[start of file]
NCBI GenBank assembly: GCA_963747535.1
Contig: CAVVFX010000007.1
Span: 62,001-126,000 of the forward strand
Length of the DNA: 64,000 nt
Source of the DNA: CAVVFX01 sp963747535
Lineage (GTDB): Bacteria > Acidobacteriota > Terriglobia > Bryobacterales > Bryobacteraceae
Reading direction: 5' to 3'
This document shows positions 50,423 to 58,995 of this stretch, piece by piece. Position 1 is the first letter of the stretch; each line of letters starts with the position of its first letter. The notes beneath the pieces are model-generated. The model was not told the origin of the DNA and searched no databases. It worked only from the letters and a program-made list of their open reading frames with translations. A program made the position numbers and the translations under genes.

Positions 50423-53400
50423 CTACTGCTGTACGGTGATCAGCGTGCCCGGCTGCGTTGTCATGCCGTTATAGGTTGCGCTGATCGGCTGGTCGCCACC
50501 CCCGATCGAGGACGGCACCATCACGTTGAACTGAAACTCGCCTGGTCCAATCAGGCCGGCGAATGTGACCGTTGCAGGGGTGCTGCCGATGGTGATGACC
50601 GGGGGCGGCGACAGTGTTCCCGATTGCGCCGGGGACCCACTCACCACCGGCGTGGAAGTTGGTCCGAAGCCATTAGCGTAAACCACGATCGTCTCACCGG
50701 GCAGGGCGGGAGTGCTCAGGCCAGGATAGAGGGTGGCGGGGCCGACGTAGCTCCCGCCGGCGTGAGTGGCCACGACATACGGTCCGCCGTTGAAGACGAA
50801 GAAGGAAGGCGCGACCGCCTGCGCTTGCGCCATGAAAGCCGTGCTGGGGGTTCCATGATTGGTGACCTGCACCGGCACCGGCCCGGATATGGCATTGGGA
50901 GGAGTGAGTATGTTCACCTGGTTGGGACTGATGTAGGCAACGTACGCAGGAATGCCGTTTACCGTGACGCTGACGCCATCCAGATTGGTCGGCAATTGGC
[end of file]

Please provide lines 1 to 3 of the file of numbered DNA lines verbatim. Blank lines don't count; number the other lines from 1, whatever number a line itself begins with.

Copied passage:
NCBI GenBank assembly: GCA_963747535.1
Contig: CAVVFX010000007.1
Span: 62,001-126,000 of the forward strand